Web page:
Didi’s community group buying business shrinks
Chengxin Youxuan, the community group buying business of ride-hailing giant Didi Chuxing, has closed operations in a number of cities, resulting in lay-offs, as the whole industry faces a reality check amid fierce competition and tighter regulation.
The shrinking community group buying unit adds to Didi’s wider woes amid an ongoing cybersecurity probe of its main ride-hailing business. Chenxin Youxuan emerged as a major player in the country’s community group buying industry soon after its launch in June 2020, and was valued by Didi at around US$1.8 billion as of March 30.
According to a report by Chinese online media outlet LatePost, the unit had 16,000 staff at the end of last year but this has now fallen to 10,000, with daily orders dropping to six million from a peak of over 10 million, far behind Meituan and Pinduoduo’s community group buying units which each run at about 20 million daily orders.
A 28-year-old employee of the community group buying unit, surnamed Lu, who declined to give his full name, told the South China Morning Post he was one of those fired. A business development manager from Langfang, in northern Hebei province, he joined Chengxin Youxin nine months ago when the service launched there.
Lu said there were about six regular staff at the unit and about 30 outsourced workers like him, and they have now all been fired. Lu said that building up the team and launching operations had taken months, but the retreat only took a few days – gone in a “flash”, he said.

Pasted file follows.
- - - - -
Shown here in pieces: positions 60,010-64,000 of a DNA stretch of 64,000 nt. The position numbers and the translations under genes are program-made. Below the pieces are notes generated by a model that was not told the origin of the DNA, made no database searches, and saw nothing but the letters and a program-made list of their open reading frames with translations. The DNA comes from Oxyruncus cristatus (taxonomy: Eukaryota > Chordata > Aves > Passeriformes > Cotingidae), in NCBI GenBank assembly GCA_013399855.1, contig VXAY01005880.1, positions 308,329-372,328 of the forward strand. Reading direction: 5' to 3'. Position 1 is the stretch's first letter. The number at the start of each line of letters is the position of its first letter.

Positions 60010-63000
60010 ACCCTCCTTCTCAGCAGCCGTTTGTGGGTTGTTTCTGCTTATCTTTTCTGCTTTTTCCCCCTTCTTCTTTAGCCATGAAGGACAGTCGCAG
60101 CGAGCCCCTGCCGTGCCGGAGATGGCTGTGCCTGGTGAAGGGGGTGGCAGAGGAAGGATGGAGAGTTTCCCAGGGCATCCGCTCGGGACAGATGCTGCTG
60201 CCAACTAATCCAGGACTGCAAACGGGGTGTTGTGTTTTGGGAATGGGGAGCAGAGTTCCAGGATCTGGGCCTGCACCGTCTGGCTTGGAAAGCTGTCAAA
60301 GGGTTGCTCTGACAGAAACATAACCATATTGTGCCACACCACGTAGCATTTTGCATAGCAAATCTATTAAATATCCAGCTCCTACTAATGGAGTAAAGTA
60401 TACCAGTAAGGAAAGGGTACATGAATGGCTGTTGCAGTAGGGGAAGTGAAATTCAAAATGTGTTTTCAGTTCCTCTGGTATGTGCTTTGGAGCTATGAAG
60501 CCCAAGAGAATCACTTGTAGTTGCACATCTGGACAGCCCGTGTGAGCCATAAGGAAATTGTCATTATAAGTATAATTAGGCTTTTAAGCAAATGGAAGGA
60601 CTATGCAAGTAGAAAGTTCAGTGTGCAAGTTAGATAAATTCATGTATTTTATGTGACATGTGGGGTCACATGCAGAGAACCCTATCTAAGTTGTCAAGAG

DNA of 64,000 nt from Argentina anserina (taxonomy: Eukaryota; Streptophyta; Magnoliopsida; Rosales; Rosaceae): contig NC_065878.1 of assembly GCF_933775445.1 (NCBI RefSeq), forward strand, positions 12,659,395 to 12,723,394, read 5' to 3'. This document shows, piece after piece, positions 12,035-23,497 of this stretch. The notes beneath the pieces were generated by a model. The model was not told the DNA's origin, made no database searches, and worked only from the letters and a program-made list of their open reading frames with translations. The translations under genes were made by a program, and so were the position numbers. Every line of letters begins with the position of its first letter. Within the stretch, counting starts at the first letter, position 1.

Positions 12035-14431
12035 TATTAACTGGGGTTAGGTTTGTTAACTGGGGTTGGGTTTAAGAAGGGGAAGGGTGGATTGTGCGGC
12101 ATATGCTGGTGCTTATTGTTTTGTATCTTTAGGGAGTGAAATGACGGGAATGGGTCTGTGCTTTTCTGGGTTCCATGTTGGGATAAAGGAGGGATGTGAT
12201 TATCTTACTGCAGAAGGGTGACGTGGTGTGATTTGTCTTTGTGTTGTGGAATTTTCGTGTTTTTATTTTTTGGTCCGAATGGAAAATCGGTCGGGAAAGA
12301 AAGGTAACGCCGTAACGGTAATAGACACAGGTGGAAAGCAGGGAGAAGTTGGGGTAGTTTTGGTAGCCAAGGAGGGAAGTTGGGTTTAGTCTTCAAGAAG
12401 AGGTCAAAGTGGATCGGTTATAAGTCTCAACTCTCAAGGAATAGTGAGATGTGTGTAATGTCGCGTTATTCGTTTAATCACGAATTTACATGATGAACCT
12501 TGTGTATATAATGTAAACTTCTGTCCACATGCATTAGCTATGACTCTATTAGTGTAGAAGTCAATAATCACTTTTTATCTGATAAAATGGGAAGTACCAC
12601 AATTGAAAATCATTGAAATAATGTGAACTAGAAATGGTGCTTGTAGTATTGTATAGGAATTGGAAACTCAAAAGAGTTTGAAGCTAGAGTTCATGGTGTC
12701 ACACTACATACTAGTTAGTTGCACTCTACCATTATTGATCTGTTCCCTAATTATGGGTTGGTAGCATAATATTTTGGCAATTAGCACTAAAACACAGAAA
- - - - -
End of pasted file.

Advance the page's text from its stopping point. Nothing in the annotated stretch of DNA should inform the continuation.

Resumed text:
Another former staff member, based in Qingyuan in Guangdong province and who declined to be named because he is not authorised to speak to the media, said he was fired without any prior warning on August 18 and that the whole operation was slated to close.
Didi did not respond to a request for comment on Chengxin Youxuan’s closures and lay-offs.
Community group buying became a hot business model in the world’s second-largest economy during the Covid-19 pandemic by allowing many people in a single community to order in bulk at discounted prices.
The market is expected to be worth about 104 billion yuan (US$16 billion) this year, up 38 per cent from 2020, according to the Hangzhou-based China E-Commerce Research Centre.
Industry competition has become extremely fierce, with a streak of start-ups and offerings from tech giants such as Alibaba Group Holding, Meituan and Pinduoduo all doubling down with expansion efforts in the past year. Alibaba owns the South China Morning Post.
The sector has also attracted the attention of Beijing for its price wars and potential to wipe out traditional merchants.
Last month, community group buying platform Nice Tuan, backed by Alibaba, ceased operations in multiple cities and laid off staff. The company planned to undergo a “comprehensive business upgrade” and integrate with Alibaba’s community group buying business MMC in some regions, its founder Chen Ying said in August in an internal letter.
Tongcheng Life, a start-up founded in 2018 with over US$300 million in total venture capital funding, has filed for bankruptcy due to poor management and a difficult business environment, according to a statement issued by the company in July.
“This indicates that the community group buying industry has entered the final phase of elimination,” said a report published by Ping An Securities on Monday.
“Taking into account the high threshold of nearly 10 billion yuan in required quarterly investment for [development of the] community group buying business, we expect the market to be dominated by two or three big players – Meituan, Pinduoduo and Alibaba – in the future.”